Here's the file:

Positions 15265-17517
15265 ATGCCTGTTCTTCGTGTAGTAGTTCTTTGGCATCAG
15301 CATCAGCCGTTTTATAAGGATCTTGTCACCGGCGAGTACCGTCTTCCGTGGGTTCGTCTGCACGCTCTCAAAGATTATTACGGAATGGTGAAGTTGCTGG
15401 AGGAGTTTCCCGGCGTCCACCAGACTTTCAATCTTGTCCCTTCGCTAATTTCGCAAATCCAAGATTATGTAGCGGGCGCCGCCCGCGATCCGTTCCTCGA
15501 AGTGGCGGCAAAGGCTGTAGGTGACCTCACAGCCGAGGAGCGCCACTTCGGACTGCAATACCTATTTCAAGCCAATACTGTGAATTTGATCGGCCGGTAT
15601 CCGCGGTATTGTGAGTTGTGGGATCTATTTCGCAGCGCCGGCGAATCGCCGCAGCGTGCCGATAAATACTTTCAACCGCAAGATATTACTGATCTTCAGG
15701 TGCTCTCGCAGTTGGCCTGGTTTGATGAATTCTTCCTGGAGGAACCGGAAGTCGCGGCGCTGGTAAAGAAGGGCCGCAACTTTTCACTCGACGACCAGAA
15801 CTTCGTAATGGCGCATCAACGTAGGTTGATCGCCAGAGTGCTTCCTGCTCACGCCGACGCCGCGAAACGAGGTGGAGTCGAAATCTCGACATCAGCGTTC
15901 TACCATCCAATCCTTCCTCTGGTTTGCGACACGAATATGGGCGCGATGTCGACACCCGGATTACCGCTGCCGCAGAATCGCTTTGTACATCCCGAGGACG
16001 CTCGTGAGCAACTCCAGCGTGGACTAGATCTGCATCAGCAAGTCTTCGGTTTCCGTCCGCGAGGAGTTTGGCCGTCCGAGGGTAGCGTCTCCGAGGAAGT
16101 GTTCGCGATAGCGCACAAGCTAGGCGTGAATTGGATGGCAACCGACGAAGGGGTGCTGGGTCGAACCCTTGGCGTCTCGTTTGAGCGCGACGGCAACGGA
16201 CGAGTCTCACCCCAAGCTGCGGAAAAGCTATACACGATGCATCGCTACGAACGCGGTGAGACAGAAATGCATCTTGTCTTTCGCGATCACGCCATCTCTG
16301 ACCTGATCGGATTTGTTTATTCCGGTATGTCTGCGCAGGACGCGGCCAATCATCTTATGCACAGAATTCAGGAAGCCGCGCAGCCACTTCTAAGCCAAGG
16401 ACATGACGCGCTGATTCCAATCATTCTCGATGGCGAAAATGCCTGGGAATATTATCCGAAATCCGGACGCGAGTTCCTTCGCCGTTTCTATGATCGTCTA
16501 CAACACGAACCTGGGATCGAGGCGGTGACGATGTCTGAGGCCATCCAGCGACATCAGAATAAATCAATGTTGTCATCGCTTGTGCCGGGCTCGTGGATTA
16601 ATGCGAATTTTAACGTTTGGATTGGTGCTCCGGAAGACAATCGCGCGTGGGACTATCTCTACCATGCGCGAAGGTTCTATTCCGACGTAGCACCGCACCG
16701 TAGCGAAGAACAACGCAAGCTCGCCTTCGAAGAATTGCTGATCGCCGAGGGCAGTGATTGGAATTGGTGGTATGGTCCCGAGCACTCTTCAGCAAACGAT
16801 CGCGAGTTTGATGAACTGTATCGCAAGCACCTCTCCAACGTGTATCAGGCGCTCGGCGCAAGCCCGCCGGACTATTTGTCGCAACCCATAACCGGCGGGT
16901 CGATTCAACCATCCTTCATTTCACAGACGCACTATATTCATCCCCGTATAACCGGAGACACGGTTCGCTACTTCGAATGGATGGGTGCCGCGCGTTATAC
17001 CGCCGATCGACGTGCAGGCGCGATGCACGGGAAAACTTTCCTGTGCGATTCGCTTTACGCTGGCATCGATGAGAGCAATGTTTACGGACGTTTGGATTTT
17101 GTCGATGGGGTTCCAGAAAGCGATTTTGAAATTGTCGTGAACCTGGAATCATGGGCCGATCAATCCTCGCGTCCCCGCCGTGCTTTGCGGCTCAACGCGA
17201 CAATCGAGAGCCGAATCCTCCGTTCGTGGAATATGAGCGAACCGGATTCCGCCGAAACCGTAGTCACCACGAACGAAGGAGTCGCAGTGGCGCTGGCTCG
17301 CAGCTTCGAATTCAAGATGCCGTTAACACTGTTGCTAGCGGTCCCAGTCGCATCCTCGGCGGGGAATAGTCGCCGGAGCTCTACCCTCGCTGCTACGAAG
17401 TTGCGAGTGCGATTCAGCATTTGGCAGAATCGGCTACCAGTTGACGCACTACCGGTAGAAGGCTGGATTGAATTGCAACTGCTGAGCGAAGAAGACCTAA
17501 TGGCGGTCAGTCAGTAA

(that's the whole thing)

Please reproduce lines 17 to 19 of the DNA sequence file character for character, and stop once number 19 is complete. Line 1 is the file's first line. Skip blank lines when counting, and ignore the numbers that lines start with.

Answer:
16701 TAGCGAAGAACAACGCAAGCTCGCCTTCGAAGAATTGCTGATCGCCGAGGGCAGTGATTGGAATTGGTGGTATGGTCCCGAGCACTCTTCAGCAAACGAT
16801 CGCGAGTTTGATGAACTGTATCGCAAGCACCTCTCCAACGTGTATCAGGCGCTCGGCGCAAGCCCGCCGGACTATTTGTCGCAACCCATAACCGGCGGGT
16901 CGATTCAACCATCCTTCATTTCACAGACGCACTATATTCATCCCCGTATAACCGGAGACACGGTTCGCTACTTCGAATGGATGGGTGCCGCGCGTTATAC